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Finding Fulcrum to Move the World Economics

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Domenico Fetti / Wikimedia Commons

Where hidden is the fulcrum to bring about new global-age thinking and escape current mysterious economic models that primarily support super elitism, super-richness, super tax-free heavens and super crypto nirvanas; global populace only drifts today as disconnected wanderers at the bottom carrying flags of ‘hate-media’ only creating tribal herds slowly pushed towards populism. Suppose, if we accept the current indices already labeled as success as the best of show of hands, the game is already lost where winners already left the table. Finding a new fulcrum to move the world economies on a better trajectory where human productivity measured for grassroots prosperity is a critically important but a deeply silent global challenge. Here are some bold suggestions

ONE- Global Measurement: World connectivity is invisible, grossly misunderstood, miscalculated and underestimated of its hidden powers; spreading silently like an invisible net, a “new math” becomes the possible fulcrum for the new business world economy; behold the ocean of emerging global talents from new economies, mobilizing new levels of productivity, performance and forcing global shifts of economic powers. Observe the future of borderless skills, boundary less commerce and trans-global public opinion, triangulation of such will simply crush old thinking.

Archimedes yelled, “…give me a lever long enough and a fulcrum on which to place it, and I shall move the world…”

After all, half of the world during the last decade, missed the entrepreneurial mindset, understoodonly as underdog players of the economy, the founders, job-creators and risk-taker entrepreneurs of small medium businesses of the world, pushed aside while kneeling to big business staged as institutionalized ritual. Although big businesses are always very big, nevertheless, small businesses and now globally accepted, as many times larger. Study deeply, why suddenly now the small medium business economy, during the last budgetary cycles across the world, has now become the lone solution to save dwindling economies. Big business as usual will take care of itself, but national economies already on brink left alone now need small business bases and hard-core raw entrepreneurialism as post-pandemic recovery agendas.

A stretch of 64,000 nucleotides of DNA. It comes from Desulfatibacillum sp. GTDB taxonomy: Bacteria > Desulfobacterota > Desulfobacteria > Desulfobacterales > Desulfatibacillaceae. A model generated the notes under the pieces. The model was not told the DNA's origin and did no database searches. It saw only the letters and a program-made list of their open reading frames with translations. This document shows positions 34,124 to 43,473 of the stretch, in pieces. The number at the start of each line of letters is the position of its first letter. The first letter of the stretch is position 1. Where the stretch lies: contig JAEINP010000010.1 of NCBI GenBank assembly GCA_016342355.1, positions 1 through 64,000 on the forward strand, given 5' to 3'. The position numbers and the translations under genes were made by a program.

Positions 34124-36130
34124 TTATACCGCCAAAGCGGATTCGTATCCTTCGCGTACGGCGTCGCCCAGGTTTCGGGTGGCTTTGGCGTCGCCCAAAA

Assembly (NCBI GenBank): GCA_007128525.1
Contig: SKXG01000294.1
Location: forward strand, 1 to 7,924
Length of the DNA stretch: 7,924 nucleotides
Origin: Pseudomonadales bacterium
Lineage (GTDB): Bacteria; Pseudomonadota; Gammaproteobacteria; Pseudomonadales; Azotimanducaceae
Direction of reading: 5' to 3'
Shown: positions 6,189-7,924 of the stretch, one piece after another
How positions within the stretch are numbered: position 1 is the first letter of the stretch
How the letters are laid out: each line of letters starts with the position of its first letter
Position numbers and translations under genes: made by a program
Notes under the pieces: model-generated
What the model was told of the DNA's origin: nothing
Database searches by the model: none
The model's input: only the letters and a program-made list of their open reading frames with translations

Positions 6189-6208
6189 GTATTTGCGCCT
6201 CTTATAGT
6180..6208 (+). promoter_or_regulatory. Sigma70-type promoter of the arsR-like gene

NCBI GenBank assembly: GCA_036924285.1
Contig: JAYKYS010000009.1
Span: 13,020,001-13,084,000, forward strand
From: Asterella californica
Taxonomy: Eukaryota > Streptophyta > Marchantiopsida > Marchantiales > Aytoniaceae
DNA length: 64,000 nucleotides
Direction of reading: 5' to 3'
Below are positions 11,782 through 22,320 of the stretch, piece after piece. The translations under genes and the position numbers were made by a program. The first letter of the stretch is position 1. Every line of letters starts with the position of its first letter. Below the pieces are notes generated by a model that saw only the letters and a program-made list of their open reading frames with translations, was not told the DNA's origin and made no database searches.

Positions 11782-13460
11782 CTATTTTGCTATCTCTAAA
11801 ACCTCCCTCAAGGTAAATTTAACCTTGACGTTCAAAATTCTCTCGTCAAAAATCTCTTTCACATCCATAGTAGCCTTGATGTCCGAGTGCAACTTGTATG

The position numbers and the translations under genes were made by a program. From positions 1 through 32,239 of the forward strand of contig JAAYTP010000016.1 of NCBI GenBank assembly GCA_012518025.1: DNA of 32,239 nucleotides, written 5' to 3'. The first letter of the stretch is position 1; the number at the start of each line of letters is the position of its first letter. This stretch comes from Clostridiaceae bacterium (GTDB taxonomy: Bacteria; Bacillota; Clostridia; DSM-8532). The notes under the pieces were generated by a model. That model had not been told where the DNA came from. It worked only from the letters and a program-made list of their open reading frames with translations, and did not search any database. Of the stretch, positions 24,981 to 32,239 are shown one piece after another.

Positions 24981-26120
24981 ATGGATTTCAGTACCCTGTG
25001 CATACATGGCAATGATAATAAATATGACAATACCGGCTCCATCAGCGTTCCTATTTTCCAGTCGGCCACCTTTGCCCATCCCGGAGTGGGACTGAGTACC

TWO – Ground Realities:  National leadership is now economic leadership, understanding, creating and managing, super-hyper-digital-platform-economies a new political art and mobilization of small midsize business a new science: The prerequisites to understand the “new math” is the study of “population-rich-nations and knowledge rich nations” on Google and figure out how and why can a national economy apply such new math. 

Today a USD $1000 investment in technology buys digital solutions, which were million dollars, a decade ago.Today,a $1000 investment buys on global-age upskilling on export expansion that were million dollars a decade ago.  Today, a $1000 investment on virtual-events buys what took a year and cost a million dollars a decade ago. Today, any micro-small-medium-enterprise capable of remote working models can save 80% of office and bureaucratic costs and suddenly operate like a mini-multi-national with little or no additional costs.

Apply this math to population rich nations and their current creation of some 500 million new entrepreneurial businesses across Asia will bring chills across the world to the thousands of government departments, chambers of commerce and trade associations as they compare their own progress. Now relate this to the economic positioning of ‘knowledge rich nations’ and explore how they not only crushed their own SME bases, destroyed the middle class but also their expensive business education system only produced armies of resumes promoting job-seekers but not the mighty job-creators. Study why entrepreneurialism is neither academic-born nor academic centric, it is after all most successful legendary founders that created earth shattering organizations were only dropouts.  Now shaking all these ingredients well in the economic test tube wait and let all this ferment to see what really happens.